5 Reasons Why Exploring Belum Caves Should be on your travel list.

Who wouldn’t want to explore a dusty old cave which boasts of housing cave people, Jain monks and Buddhist saints in the past? As every Indian worth his/her penny knows, the Buddhist and Jain movements brought about a new change in the Indian lifestyle which was unprecedented. Their effects on the social stratification of the Indian society which refused to evolve from the Vedic ages was exemplary.

And the Belum caves hold a special position in both the doctrines as these caves were used by both Jain and Buddhist monks, albeit at different times. The legacy of these monks along with the priceless earthenware retrieved from the caves, make them a hotbed for tourists yearning to get a taste of the rich cultural heritage of India. You can explore Belum Caves, Andhra Pradesh and get to know a lot about the Indian cultural historiography than any book would ever tell you.

Exploring the Belum caves may be slightly tricky due to the subterranean location of the caves. On any given route of the cave, one has to walk around for an hour amidst slightly lower concentrations of atmospheric oxygen which makes it a tad bit difficult to breathe. Hence very stable and pleasant weather is needed for this. So the ideal time to undertake a trip to the Belum Caves is the winter season.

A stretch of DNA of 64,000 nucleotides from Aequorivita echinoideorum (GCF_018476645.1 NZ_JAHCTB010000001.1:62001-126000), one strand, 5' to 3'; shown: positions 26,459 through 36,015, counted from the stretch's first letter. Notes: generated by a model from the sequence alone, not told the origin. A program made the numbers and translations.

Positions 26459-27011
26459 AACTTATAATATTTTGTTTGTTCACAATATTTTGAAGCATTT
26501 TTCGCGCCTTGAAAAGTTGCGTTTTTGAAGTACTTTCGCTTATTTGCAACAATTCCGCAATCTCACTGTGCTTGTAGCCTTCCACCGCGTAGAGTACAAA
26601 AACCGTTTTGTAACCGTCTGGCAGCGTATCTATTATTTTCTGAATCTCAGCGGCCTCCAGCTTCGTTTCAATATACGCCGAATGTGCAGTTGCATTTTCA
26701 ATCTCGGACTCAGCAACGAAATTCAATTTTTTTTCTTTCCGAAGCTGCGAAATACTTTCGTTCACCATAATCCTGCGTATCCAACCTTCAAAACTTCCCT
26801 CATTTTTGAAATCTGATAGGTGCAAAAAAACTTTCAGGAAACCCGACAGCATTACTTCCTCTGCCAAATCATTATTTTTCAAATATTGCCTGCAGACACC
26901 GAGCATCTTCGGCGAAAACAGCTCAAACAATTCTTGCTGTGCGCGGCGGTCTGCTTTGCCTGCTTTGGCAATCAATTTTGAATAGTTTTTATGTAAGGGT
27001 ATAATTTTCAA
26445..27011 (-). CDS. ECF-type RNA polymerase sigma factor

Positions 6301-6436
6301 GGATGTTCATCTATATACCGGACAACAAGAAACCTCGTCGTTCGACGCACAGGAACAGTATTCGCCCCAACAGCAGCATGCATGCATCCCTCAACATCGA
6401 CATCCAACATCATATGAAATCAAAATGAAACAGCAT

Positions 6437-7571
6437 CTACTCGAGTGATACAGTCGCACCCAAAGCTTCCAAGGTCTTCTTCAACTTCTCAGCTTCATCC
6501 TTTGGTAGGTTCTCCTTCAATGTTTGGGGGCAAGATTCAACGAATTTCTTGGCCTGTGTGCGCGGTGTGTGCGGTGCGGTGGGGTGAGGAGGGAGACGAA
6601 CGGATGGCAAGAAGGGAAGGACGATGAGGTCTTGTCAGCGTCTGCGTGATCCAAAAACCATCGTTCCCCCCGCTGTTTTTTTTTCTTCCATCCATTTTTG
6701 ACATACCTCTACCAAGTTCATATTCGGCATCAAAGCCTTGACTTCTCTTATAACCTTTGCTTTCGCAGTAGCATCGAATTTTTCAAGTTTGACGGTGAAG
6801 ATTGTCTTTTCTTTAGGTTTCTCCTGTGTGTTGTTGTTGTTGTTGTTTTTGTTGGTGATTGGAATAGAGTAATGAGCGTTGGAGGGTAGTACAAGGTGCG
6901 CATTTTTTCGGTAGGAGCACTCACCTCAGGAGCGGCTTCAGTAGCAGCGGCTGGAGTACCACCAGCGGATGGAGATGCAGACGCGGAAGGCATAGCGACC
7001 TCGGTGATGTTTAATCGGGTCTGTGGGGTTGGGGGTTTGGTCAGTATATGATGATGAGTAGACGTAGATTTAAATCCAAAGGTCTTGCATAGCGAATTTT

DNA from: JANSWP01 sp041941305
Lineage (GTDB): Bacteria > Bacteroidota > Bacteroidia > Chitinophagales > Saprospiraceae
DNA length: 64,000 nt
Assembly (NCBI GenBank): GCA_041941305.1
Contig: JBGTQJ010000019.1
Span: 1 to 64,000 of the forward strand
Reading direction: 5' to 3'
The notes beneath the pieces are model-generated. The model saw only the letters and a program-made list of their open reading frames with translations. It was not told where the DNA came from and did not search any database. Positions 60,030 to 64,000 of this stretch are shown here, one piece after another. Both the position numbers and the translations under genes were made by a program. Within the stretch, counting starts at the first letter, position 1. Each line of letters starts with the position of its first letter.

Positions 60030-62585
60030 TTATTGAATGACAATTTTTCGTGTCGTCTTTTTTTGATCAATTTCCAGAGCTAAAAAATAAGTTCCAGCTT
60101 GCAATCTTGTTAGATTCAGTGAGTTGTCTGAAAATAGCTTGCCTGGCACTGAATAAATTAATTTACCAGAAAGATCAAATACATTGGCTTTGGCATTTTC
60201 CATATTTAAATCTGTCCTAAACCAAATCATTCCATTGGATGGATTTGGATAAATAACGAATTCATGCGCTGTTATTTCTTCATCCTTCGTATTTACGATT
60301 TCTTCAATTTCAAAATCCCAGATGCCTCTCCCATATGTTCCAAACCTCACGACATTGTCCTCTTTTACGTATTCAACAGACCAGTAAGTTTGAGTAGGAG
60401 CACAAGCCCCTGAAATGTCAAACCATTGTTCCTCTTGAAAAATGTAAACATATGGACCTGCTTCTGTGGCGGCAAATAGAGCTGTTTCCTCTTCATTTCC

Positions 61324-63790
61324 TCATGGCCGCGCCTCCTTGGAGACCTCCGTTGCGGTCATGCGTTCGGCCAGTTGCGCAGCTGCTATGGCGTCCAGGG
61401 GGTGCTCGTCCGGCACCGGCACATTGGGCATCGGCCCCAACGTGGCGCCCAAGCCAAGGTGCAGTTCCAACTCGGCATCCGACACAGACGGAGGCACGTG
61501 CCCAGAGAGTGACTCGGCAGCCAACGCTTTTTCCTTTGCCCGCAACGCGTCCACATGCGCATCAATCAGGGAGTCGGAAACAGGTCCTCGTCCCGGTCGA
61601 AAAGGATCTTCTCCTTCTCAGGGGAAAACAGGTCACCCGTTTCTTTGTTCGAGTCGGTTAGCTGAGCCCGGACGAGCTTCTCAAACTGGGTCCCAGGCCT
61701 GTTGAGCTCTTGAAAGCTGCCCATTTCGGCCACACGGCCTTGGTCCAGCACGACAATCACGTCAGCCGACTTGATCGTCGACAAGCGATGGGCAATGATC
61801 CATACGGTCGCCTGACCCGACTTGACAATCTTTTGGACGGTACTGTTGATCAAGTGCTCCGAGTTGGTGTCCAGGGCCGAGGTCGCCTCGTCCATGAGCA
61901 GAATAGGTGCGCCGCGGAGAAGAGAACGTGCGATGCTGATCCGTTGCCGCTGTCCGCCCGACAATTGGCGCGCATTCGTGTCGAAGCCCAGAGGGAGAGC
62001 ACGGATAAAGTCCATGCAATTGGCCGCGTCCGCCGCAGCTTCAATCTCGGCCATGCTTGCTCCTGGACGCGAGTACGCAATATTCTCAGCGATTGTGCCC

The caves are situated near a village which shares its name with the caves. The Belum Village is located about 100 km away from Kurnool. One can hire buses and taxis from there. The cities of Hyderabad and Bangalore also have buses and taxis to take one to Belum caves. The nearest airport is the Tirupati Airport which is situated around 250 km away from the caves. The nearest railhead is Tadipatri which is about 30 km away from the caves and has cabs to take one to the caves from thereon. Here is your comprehensive Belum cave travel guide before you plan your trip.

Belum Cave, in spite of being well-known to the local masses, only came into prominence when the British archeologist and geologist Robert Bruce Foote ‘discovered’ it in 1884. Since then a plethora of earthenware dating back to 4500 BC has been unearthed at the spot along with the vessels and utensils used by the Jain and Buddhist monks at later dates.